Mothers victimized by state violence
Authors: Network of Communities and Movements against Violence.
Translated by: Tatiane da Penha Schneider
Review: André Rezende Broseghini and Junia C. S. Mattos Zaidan
The actions of state violence constantly carried out against residents of peripheral areas and favelas are varied. They include the conditions of control over circulation (of people and/or goods), low investment in social equipment of all kinds, and precarious infrastructure for healthcare, transport, housing, and education. In this wide range of violence, however, the militarized actions, through armed raids at any time of the day and other practices with great lethality power, stand out. If the most recent official data on deaths released by police in Rio de Janeiro are already remarkable – 1,124 people lost their lives in 2017 in police actions, according to data from the Public Security Institute of Rio de Janeiro – surely they do not account for all sides of state violence which affect certain populations and territories. The predominantly male, young, and black profile of the victims leaves no doubt about who is being affected by these practices, to which are added incarceration policies.
The individualization of this violence in lethal victims does not allow us to see, however, some of its more dramatic and complex consequences. As is clear from the articulations of family members of victims of lethal State violence, each death affects a much larger network of people: children, parents, wives, partners, brothers and, above all, mothers. Added to the brutal loss of the family member is the burden of dealing with the various accusatory forms of classifying this death, such as a result of “confrontations” - in particular, of “drug trafficking confrontations”. Registered in many cases as “a consequence of resisting arrest” (or simply “autos de resistência” in Brazil), these deaths have their police and even judicial unfoldings practically sealed a priori.
The efforts of family members and social movements to contest the supposed actions that resulted in the deaths include distinct fronts, such as publicizing the illegitimacy or even illegality of the action; the search to build the materiality of the report; gathering evidence of all kinds; as well as the confrontation with various demoralization strategies. The questioning of these state practices have had the notable prominence of the victims’ mothers for several reasons. They are the ones who, not without struggle, produce the affective and political enunciation on the value of these lives that were reaped, and that are continually considered unimportant in the media, in state institutions, and even in common sense. Reinforcing the uniqueness of each of the deceased, who are their children, they bring their names, faces, and life stories to the public scene through public acts, filmed testimonies, books, portraits and t-shirts carried close to their bodies.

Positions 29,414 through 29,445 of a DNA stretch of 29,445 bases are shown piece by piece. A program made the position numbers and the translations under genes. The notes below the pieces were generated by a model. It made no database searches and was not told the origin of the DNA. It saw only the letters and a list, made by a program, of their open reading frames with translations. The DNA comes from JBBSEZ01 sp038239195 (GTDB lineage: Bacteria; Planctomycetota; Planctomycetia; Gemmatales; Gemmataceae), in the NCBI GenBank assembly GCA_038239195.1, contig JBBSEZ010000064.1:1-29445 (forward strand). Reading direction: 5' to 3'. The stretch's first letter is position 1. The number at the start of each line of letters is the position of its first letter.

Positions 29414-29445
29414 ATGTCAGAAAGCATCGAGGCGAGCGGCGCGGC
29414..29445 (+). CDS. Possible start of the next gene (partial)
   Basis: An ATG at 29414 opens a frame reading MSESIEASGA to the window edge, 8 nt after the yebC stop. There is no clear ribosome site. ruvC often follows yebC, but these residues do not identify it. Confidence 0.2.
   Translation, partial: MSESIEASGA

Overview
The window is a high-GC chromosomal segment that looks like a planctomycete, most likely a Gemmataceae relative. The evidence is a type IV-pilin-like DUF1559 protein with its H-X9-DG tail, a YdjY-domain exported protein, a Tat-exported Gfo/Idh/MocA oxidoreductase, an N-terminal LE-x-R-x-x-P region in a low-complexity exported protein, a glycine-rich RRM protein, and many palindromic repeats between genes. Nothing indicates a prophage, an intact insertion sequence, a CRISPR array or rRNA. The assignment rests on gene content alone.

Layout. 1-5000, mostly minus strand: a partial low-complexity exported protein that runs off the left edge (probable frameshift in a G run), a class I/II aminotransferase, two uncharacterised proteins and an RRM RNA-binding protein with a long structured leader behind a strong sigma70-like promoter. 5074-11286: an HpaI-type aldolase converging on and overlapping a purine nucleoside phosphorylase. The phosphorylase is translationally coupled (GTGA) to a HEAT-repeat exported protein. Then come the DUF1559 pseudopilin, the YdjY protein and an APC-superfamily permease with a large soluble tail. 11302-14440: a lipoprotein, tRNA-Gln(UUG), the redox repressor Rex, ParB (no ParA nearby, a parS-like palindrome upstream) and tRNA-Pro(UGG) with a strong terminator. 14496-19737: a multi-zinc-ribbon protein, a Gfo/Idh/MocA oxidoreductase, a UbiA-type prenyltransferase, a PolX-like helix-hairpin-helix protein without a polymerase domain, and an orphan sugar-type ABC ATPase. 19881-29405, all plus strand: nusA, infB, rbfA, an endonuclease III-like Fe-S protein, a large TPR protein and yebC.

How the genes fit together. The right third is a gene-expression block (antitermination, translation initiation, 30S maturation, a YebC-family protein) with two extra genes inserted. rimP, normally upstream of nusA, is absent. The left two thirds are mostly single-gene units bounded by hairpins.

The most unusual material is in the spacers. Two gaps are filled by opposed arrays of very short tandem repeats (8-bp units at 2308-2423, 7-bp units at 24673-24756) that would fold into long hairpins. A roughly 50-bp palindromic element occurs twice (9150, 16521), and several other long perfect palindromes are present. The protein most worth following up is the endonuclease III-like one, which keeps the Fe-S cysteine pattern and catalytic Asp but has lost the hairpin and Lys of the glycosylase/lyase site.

Furthermore, they demand that their suffering be recognized not only as a personal tragedy, but as part of a political context that denies part of the population the most elementary right to safety. Yet, their political, ethical and affective work has high personal and collective costs. In a condition often defined by themselves as permanent grief, they have to deal with the burden of diseases, the difficulty in maintaining their work or even life routine, and concerns about other children and grandchildren. There are also many other difficulties that arise from the conditions in which the loss of their children took place and from the lack of public recognition of the state violence that is at its base. In recent years, movements and articulations led mainly by these women, despite the participation of other family members and activists, have more explicitly brought to the public their place as victims of state violence. With this, they further highlight the fact that these killings cannot be understood from a perspective of "fighting crime", as ideologically reproduced in the universe of the so-called "war on drugs". Rather, they should be perceived as part of a policy that reiterates practices of structural inequality over entire populations.